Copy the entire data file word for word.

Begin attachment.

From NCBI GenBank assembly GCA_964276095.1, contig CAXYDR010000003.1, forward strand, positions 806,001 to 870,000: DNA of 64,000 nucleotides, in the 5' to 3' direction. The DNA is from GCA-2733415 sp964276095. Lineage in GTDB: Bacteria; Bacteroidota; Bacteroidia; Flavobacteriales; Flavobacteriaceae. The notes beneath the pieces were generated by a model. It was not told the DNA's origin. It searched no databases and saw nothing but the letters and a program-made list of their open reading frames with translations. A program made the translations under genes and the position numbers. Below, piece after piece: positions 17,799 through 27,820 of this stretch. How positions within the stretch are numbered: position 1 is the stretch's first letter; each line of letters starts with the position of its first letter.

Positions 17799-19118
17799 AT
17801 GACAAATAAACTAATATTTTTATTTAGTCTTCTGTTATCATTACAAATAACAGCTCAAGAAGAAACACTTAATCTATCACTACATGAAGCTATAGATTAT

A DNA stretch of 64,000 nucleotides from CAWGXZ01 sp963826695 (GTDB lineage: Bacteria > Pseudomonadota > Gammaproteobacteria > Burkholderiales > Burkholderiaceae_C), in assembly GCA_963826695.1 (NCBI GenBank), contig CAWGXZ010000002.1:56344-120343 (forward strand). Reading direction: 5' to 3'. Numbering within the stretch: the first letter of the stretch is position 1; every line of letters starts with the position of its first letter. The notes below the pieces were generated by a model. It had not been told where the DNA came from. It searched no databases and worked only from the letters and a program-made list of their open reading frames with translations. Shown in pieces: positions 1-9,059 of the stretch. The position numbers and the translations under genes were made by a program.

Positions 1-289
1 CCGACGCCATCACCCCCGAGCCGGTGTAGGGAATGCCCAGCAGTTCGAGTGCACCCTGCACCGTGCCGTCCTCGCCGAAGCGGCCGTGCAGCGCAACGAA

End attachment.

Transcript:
From NCBI GenBank assembly GCA_964276095.1, contig CAXYDR010000003.1, forward strand, positions 806,001 to 870,000: DNA of 64,000 nucleotides, in the 5' to 3' direction. The DNA is from GCA-2733415 sp964276095. Lineage in GTDB: Bacteria; Bacteroidota; Bacteroidia; Flavobacteriales; Flavobacteriaceae. The notes beneath the pieces were generated by a model. It was not told the DNA's origin. It searched no databases and saw nothing but the letters and a program-made list of their open reading frames with translations. A program made the translations under genes and the position numbers. Below, piece after piece: positions 17,799 through 27,820 of this stretch. How positions within the stretch are numbered: position 1 is the stretch's first letter; each line of letters starts with the position of its first letter.

Positions 17799-19118
17799 AT
17801 GACAAATAAACTAATATTTTTATTTAGTCTTCTGTTATCATTACAAATAACAGCTCAAGAAGAAACACTTAATCTATCACTACATGAAGCTATAGATTAT

A DNA stretch of 64,000 nucleotides from CAWGXZ01 sp963826695 (GTDB lineage: Bacteria > Pseudomonadota > Gammaproteobacteria > Burkholderiales > Burkholderiaceae_C), in assembly GCA_963826695.1 (NCBI GenBank), contig CAWGXZ010000002.1:56344-120343 (forward strand). Reading direction: 5' to 3'. Numbering within the stretch: the first letter of the stretch is position 1; every line of letters starts with the position of its first letter. The notes below the pieces were generated by a model. It had not been told where the DNA came from. It searched no databases and worked only from the letters and a program-made list of their open reading frames with translations. Shown in pieces: positions 1-9,059 of the stretch. The position numbers and the translations under genes were made by a program.

Positions 1-289
1 CCGACGCCATCACCCCCGAGCCGGTGTAGGGAATGCCCAGCAGTTCGAGTGCACCCTGCACCGTGCCGTCCTCGCCGAAGCGGCCGTGCAGCGCAACGAA